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Gait Posture. 2015 Jul;42(2):133-7. doi: 10.1016/j.gaitpost.2015.04.019. Epub 2015 May 11.

Gait Deviation Index, Gait Profile Score and Gait Variable Score in children with spastic cerebral palsy: Intra-rater reliability and agreement across two repeated sessions.

Author information

1
Department of Orthopaedic Surgery and Traumatology, Odense University Hospital, Institute of Clinical Research, University of Southern Denmark, Odense, Denmark. Electronic address: helrasmussen@health.sdu.dk.
2
Department of Orthopaedic Surgery and Traumatology, Odense University Hospital, Institute of Clinical Research, University of Southern Denmark, Odense, Denmark. Electronic address: zirdennis@hotmail.com.
3
Department of Orthopaedic Surgery and Traumatology, Odense University Hospital, Institute of Clinical Research, University of Southern Denmark, Odense, Denmark. Electronic address: niels.w.pedersen@rsyd.dk.
4
Department of Orthopaedic Surgery and Traumatology, Odense University Hospital, Institute of Clinical Research, University of Southern Denmark, Odense, Denmark. Electronic address: soeren.overgaard@rsyd.dk.
5
Department of Orthopaedic Surgery and Traumatology, Odense University Hospital, Institute of Clinical Research, University of Southern Denmark, Odense, Denmark. Electronic address: ahlarsen@health.sdu.dk.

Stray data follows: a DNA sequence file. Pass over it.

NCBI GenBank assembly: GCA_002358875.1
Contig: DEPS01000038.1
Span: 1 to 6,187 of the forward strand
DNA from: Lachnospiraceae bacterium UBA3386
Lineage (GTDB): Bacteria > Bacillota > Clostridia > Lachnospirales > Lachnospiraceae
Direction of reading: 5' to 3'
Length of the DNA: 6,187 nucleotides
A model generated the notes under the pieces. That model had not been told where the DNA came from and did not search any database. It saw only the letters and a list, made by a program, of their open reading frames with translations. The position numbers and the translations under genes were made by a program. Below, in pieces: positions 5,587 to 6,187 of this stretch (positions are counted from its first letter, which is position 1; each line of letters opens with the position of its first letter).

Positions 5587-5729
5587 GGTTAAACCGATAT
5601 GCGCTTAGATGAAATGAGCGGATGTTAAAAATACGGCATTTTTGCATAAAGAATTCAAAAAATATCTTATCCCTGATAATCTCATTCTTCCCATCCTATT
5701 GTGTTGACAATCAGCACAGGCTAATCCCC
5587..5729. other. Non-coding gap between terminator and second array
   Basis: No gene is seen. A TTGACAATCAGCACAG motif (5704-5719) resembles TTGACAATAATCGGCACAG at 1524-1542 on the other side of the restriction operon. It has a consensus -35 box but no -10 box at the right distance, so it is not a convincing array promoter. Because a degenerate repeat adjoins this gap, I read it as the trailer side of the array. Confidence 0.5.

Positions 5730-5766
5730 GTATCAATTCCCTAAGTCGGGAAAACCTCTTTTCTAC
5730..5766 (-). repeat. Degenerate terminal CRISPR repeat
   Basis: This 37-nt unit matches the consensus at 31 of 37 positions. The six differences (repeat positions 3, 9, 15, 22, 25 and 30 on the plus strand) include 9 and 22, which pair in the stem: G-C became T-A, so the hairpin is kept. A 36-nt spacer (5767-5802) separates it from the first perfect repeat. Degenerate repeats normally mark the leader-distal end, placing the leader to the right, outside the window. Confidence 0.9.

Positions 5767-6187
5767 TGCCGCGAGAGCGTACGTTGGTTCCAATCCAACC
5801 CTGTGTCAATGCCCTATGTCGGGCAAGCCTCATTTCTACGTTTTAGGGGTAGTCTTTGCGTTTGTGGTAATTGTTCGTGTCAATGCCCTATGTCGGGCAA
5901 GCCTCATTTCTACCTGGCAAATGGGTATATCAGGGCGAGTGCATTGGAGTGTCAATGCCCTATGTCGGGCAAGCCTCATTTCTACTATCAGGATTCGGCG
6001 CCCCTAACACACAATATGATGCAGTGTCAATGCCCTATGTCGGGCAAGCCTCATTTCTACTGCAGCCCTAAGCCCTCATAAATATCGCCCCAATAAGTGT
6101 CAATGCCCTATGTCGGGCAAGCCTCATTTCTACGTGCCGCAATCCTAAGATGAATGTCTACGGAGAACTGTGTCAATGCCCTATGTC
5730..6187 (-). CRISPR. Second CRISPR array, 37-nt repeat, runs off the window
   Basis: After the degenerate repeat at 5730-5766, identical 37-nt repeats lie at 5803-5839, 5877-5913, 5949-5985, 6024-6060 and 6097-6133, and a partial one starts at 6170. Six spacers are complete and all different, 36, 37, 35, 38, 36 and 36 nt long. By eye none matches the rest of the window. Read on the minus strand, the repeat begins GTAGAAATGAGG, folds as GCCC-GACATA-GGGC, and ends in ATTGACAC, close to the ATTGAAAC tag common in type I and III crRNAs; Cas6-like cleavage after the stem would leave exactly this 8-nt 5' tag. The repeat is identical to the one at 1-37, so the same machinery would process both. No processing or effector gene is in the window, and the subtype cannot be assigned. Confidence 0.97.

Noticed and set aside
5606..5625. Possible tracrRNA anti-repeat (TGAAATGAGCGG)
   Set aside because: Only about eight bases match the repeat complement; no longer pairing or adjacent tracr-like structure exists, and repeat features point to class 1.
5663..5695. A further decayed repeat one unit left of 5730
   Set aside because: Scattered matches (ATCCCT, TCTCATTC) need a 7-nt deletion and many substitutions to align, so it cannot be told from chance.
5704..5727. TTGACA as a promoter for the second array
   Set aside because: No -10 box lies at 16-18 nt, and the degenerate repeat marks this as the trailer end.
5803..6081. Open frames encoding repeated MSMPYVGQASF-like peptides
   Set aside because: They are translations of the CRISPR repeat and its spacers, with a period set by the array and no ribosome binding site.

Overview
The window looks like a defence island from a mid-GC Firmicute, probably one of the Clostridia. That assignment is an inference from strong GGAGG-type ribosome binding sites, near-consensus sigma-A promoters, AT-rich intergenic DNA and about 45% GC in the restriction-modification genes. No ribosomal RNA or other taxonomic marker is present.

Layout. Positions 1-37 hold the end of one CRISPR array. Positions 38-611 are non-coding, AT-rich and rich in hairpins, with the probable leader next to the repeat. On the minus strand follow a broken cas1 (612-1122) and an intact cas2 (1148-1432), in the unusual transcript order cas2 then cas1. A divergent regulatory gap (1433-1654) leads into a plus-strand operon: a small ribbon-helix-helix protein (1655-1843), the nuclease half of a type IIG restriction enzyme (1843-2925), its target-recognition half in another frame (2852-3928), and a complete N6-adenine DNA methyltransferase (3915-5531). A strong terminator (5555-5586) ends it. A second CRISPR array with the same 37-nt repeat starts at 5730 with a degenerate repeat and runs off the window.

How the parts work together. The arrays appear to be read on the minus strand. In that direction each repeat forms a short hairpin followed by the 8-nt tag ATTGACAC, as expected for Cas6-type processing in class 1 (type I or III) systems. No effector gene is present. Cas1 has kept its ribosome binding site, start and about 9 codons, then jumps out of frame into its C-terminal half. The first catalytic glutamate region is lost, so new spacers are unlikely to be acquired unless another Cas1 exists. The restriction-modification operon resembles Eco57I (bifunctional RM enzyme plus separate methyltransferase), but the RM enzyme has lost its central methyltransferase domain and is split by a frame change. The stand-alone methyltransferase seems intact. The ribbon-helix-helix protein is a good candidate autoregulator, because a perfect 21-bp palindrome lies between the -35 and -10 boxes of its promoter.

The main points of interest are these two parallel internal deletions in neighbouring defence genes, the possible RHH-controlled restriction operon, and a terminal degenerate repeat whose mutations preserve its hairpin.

Abstract

The Gait Deviation Index (GDI) and Gait Profile Score (GPS) are the most used summary measures of gait in children with cerebral palsy (CP). However, the reliability and agreement of these indices have not been investigated, limiting their clinimetric quality for research and clinical practice. The aim of this study was to investigate the intra-rater reliability and agreement of summary measures of gait (GDI; GPS; and the Gait Variable Score (GVS) derived from the GPS). The intra-rater reliability and agreement were investigated across two repeated sessions in 18 children aged 5-12 years diagnosed with spastic CP. No systematic bias was observed between the sessions and no heteroscedasticity was observed in Bland-Altman plots. For the GDI and GPS, excellent reliability with intraclass correlation coefficient (ICC) values of 0.8-0.9 was found, while the GVS was found to have fair to good reliability with ICCs of 0.4-0.7. The agreement for the GDI and the logarithmically transformed GPS, in terms of the standard error of measurement as a percentage of the grand mean (SEM%) varied from 4.1 to 6.7%, whilst the smallest detectable change in percent (SDC%) ranged from 11.3 to 18.5%. For the logarithmically transformed GVS, we found a fair to large variation in SEM% from 7 to 29% and in SDC% from 18 to 81%. The GDI and GPS demonstrated excellent reliability and acceptable agreement proving that they can both be used in research and clinical practice. However, the observed large variability for some of the GVS requires cautious consideration when selecting outcome measures.

KEYWORDS:

Cerebral palsy; Gait Deviation Index; Gait Profile Score; Instrumented gait analysis; Reliability

PMID:
26043670
DOI:
10.1016/j.gaitpost.2015.04.019
[Indexed for MEDLINE]

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